The Frenchman is one of the 142 million Europeans on TikTok. Where he stands out among his political peers is that he is one of a handful to successfully engage with the platform’s young audience.

POLITICO reviewed all 705 MEPs’ presence on TikTok between February 15 and March 8 and found 186 active accounts, with a quarter of lawmakers coming from the right wing and far-right grouping in the European Parliament. 

Analysts and political advisers interviewed by POLITICO flag that social media, particularly TikTok, has become a key battleground for the next generation of voters. 

The right-wing movement’s “first objective is to win what they call a cultural battle, which in their view they are winning because, as American right wingers would say: the left can’t meme well,” said Romain Fargier, a researcher on political radicalization at the Center for Social and Political Studies (CEPEL) of Montpellier university. 

From Italy to Germany, many far-right members of the European Parliament engage with young users on TikTok far more than peers from traditional parties, according to POLITICO’s research. Nearly 4 out of 10 accounts following MEPs on TikTok subscribe to the right-wing European Conservatives and Reformist group or the far-right Identity and Democracy group. Those right-leaning MEPs have accrued nearly 39 million likes and 2 million followers.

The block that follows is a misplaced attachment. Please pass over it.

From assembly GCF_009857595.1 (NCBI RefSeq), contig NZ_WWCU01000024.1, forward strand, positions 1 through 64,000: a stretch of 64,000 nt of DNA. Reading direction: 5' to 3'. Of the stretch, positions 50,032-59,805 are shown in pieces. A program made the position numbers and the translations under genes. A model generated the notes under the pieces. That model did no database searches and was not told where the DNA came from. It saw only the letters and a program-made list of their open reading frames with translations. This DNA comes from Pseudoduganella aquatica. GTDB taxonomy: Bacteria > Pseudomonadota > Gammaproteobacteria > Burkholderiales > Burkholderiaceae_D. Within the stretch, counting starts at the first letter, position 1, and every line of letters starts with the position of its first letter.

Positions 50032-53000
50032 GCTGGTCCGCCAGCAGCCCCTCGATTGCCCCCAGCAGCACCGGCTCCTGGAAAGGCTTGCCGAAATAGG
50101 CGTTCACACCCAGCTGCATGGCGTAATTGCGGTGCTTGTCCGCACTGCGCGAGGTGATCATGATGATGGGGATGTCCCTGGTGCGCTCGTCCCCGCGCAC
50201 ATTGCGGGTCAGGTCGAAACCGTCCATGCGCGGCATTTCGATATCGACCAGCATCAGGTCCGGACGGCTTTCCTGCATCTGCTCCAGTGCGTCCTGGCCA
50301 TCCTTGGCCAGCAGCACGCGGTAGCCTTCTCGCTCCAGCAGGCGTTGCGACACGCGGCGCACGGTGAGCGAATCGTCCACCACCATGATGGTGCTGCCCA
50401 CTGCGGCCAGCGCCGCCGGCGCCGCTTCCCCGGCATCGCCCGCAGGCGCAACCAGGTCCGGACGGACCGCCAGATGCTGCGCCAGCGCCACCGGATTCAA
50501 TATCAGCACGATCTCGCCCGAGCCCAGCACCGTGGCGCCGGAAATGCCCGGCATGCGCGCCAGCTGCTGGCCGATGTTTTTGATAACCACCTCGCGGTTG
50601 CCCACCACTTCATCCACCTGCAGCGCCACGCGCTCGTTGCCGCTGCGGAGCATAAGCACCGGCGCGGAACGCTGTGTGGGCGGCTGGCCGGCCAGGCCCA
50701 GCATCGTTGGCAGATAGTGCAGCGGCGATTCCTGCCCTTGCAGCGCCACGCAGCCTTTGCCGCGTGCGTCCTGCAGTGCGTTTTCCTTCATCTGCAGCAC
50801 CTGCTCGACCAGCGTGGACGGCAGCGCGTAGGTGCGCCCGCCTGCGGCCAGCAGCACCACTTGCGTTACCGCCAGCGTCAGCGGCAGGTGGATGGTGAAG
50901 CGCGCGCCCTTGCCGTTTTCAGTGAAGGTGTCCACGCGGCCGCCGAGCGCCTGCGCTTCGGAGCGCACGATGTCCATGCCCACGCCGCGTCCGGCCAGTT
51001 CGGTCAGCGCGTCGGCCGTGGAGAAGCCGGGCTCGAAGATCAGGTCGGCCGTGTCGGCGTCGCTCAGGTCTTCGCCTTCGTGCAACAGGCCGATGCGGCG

Lawmakers from the center-right European People’s Party, the largest grouping in Parliament,  held fewer than 3 percent of the total likes. 

Some lawmakers are worried. 

“We simply cannot leave the space to anti-European forces, to anti-systemic populists, to all of those who want to undermine and destroy democracy and undermine and destroy Europe,” said Slovak center-right politician Vladimír Bilčík (EPP), who joined TikTok in January and has fewer than 200 followers.

Tom Zoete, a senior press officer of the left-leaning European Greens party, said it was working to “bridge this gap and counter misinformation with a legitimate and democratic discourse.” 

Pierre Le Texier, the director of communications from liberal party Renew, pointed to a recent Ipsos poll  showing that only 4 percent of the 18-24 year-olds planned to vote for his party in France in June. Thirty-one percent considered voting for Bardella. 

“We don’t have the kind of long-term strategy that [far-right parties] seem to have, and that could be worrying in the future,” he said.

Only the far-left politicians came as close to competing with their far-right rivals, with more than a quarter of total subscribers of MEP accounts on TikTok.

Ticktock on TikTok